My newborn is nursing all the time and doesn’t seem satisfied.

It is normal for a newborn to nurse 10-12 times a day or more.  During the first three days before the rapid increase in milk supply, baby is receiving small amounts of colostrum, only drops to teaspoons at a time.  This first milk is available in just the right amount for baby’s tiny stomach, but baby must nurse very frequently in order to properly stimulate breasts to ensure a full milk supply.

Watch your baby to be sure that you see swallowing during feeding.  If baby is swallowing, there will be a rhythm of one suck per second and every 1-3 sucks, you will notice a slight pause and may see baby’s jaw drop.  If baby is not swallowing well it will look more like nibbling.  Also see care plan for milk supply to be sure baby is properly transferring milk.  More breastfeeding videos can be found here.

Watch for wet diapers and bowel movements.  After the 4th day, baby should be having 3-5 yellow bowel movements and at least 6 very wet diapers.  For the first few days, baby has fewer wet and soiled diapers.

Day 1–1 bowel movement and 1 wet diaper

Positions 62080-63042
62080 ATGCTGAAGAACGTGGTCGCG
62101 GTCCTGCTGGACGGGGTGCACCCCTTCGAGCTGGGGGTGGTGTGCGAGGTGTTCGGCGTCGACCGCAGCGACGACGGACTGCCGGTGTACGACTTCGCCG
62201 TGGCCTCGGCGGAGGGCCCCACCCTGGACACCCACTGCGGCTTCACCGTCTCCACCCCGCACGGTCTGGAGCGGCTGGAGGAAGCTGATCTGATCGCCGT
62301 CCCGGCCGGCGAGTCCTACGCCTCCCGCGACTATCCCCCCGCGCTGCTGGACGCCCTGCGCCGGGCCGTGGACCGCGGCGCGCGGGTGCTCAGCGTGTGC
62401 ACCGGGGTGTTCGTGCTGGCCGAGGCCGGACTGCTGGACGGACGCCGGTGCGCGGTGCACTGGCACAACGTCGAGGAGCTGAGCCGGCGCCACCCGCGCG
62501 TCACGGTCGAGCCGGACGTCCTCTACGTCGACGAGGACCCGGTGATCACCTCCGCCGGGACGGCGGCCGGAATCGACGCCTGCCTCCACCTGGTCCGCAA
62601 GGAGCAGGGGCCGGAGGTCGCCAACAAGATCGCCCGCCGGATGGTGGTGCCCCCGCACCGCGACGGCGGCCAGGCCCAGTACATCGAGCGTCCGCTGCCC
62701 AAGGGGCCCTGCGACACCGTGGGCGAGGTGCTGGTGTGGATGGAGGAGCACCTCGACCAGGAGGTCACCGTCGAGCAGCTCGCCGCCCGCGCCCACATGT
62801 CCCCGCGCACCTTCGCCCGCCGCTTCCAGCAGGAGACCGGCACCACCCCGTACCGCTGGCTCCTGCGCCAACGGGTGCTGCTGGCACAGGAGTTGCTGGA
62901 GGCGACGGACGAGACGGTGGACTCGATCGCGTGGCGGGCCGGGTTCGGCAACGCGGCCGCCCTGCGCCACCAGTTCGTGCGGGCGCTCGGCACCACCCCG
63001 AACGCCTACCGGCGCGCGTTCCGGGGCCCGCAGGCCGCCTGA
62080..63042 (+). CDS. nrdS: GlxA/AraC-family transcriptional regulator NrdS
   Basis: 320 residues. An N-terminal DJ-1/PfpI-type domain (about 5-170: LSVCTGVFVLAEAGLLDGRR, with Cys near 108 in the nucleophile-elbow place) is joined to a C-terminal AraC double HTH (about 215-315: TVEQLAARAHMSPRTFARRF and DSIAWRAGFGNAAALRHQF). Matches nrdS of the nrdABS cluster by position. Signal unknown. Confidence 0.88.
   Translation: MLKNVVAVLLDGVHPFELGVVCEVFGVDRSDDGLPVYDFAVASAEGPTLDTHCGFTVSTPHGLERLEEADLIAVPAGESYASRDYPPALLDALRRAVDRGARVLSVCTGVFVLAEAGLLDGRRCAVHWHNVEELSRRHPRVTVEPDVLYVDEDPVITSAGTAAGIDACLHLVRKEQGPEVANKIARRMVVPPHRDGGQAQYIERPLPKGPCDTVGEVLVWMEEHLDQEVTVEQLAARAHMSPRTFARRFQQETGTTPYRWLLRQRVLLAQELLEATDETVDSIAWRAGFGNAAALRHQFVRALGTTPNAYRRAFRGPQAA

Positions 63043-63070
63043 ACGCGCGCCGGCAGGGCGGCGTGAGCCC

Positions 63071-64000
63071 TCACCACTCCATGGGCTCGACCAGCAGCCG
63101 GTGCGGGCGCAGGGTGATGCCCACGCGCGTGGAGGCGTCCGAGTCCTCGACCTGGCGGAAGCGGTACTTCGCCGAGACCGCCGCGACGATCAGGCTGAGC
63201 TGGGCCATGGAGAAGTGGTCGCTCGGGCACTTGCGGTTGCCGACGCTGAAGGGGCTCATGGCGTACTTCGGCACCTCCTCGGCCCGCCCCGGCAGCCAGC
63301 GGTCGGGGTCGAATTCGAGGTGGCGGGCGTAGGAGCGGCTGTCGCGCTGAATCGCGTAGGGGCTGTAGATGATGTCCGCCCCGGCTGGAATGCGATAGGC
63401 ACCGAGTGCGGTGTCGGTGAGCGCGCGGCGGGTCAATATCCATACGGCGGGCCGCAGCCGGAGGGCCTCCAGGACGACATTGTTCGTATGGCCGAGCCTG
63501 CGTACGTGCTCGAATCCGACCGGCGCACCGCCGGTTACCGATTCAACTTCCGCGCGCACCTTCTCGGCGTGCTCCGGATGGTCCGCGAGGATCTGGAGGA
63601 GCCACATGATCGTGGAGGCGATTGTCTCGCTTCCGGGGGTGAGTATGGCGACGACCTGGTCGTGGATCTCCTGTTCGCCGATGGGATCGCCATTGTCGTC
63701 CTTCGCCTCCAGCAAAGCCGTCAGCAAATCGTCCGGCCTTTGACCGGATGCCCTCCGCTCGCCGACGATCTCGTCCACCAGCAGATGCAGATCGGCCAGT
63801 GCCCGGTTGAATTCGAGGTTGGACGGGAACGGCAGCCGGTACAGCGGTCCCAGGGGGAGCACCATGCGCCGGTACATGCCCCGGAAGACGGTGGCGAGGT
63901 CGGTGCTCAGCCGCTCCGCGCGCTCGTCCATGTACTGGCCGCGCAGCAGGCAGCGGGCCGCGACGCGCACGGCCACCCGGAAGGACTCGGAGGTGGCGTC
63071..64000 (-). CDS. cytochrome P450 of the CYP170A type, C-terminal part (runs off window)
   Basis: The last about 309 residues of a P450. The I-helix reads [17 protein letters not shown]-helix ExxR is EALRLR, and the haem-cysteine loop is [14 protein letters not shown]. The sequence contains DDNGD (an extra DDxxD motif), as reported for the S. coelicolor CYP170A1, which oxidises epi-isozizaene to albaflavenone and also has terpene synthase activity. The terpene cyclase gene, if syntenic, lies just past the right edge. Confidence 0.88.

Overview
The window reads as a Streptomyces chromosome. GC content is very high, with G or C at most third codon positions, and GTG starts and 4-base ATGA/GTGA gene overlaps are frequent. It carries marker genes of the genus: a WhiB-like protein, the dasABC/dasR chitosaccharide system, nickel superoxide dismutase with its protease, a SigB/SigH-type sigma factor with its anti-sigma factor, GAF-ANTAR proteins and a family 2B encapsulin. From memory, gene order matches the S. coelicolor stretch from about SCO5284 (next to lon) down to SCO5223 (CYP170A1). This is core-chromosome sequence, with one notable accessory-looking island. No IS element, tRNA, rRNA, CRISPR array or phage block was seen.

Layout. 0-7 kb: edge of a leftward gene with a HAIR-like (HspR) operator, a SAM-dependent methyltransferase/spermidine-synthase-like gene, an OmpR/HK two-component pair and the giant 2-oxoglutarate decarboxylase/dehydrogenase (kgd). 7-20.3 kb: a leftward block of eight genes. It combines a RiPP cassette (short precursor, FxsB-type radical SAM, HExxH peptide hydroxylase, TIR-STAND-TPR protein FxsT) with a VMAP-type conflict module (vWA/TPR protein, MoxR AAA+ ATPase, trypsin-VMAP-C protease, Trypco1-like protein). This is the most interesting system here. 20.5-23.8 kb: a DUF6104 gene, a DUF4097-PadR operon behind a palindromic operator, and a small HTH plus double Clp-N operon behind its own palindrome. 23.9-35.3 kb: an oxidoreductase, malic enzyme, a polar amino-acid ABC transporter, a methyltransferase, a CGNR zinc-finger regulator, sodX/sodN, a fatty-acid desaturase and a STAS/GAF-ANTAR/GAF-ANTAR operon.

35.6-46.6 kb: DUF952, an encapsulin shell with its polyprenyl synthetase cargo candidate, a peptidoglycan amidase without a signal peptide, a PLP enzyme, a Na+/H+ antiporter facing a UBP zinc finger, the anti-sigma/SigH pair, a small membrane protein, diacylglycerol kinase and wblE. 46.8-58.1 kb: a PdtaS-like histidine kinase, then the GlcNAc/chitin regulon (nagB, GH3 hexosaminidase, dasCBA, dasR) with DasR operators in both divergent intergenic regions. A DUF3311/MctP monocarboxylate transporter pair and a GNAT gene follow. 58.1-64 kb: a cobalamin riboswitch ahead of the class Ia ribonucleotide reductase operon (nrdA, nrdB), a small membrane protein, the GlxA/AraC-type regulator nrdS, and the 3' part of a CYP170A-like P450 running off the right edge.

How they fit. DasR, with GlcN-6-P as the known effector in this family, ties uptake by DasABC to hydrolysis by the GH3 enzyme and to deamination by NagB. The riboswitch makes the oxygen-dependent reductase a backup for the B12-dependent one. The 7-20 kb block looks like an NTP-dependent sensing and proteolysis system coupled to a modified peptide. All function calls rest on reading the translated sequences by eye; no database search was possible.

Day 2–3 bowel movements and 2 wet diapers

Day 3–3 bowel movements and 3 wet diapers

Day 4 3-4 bowel movements (changing to green/yellow) 6 wet diapers

As long as baby is having appropriate wet and soiled diapers and is waking to nurse for at least some feedings, then likely all is well.  Every baby should get a weight check during the first week to determine that baby is gaining weight.  Baby should begin gaining by day 5 and gain 2/3-1 ounce per day for the first 3 months.

If baby is not gaining properly or if swallowing is not consistent, even with following the suggestions in the “care plan for milk supply” article, then supplement baby, at the breast, if possible, preferrably with expressed breastmilk, using a hospital grade breast pump and get expert help as soon as possible.

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